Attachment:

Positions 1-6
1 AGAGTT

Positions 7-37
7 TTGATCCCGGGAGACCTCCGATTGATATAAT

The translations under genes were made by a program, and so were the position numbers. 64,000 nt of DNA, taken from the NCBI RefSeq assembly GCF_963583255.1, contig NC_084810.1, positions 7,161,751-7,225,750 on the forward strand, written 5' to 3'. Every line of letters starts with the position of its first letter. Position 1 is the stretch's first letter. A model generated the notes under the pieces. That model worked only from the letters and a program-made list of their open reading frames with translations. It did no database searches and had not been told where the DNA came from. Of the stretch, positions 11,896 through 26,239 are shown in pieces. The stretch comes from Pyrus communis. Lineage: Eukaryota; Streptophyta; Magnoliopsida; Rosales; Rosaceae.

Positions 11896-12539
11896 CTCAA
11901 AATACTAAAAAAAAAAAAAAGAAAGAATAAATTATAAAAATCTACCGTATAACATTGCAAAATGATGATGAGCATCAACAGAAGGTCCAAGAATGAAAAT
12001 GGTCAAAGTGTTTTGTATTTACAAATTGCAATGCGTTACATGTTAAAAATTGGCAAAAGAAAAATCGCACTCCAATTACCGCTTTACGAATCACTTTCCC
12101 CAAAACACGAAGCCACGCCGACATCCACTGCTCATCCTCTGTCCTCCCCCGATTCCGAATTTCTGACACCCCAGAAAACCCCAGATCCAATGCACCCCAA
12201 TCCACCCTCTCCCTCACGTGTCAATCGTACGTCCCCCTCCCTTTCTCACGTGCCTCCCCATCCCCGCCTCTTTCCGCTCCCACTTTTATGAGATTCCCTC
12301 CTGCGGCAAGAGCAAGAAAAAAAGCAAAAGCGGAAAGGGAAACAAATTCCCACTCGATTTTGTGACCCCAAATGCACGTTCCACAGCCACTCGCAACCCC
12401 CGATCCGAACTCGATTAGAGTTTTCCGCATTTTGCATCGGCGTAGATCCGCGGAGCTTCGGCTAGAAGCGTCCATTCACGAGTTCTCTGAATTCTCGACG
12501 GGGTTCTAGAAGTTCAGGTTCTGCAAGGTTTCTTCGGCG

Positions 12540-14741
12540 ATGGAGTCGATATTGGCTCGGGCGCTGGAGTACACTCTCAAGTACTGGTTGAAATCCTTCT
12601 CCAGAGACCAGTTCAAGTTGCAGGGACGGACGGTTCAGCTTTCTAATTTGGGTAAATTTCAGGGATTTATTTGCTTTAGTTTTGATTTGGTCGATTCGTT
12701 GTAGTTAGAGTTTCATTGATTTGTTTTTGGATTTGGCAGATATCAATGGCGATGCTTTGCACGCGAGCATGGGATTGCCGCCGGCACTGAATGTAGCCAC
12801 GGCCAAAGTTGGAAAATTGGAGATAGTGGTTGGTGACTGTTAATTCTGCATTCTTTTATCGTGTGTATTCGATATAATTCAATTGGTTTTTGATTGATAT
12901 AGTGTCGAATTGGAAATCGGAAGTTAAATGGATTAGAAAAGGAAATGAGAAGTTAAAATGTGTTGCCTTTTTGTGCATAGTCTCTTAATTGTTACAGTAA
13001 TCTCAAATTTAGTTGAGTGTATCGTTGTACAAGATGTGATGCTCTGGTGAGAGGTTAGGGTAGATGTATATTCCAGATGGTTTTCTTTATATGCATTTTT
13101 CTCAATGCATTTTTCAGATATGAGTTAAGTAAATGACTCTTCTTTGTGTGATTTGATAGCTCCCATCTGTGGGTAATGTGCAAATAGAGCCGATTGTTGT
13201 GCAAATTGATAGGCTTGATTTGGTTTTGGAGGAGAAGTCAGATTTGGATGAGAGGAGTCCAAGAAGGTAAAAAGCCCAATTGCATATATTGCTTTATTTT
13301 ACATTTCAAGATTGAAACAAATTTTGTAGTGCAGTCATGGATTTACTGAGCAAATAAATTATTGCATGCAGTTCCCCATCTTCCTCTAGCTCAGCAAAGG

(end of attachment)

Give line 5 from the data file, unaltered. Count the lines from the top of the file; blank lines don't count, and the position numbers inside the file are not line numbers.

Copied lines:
The translations under genes were made by a program, and so were the position numbers. 64,000 nt of DNA, taken from the NCBI RefSeq assembly GCF_963583255.1, contig NC_084810.1, positions 7,161,751-7,225,750 on the forward strand, written 5' to 3'. Every line of letters starts with the position of its first letter. Position 1 is the stretch's first letter. A model generated the notes under the pieces. That model worked only from the letters and a program-made list of their open reading frames with translations. It did no database searches and had not been told where the DNA came from. Of the stretch, positions 11,896 through 26,239 are shown in pieces. The stretch comes from Pyrus communis. Lineage: Eukaryota; Streptophyta; Magnoliopsida; Rosales; Rosaceae.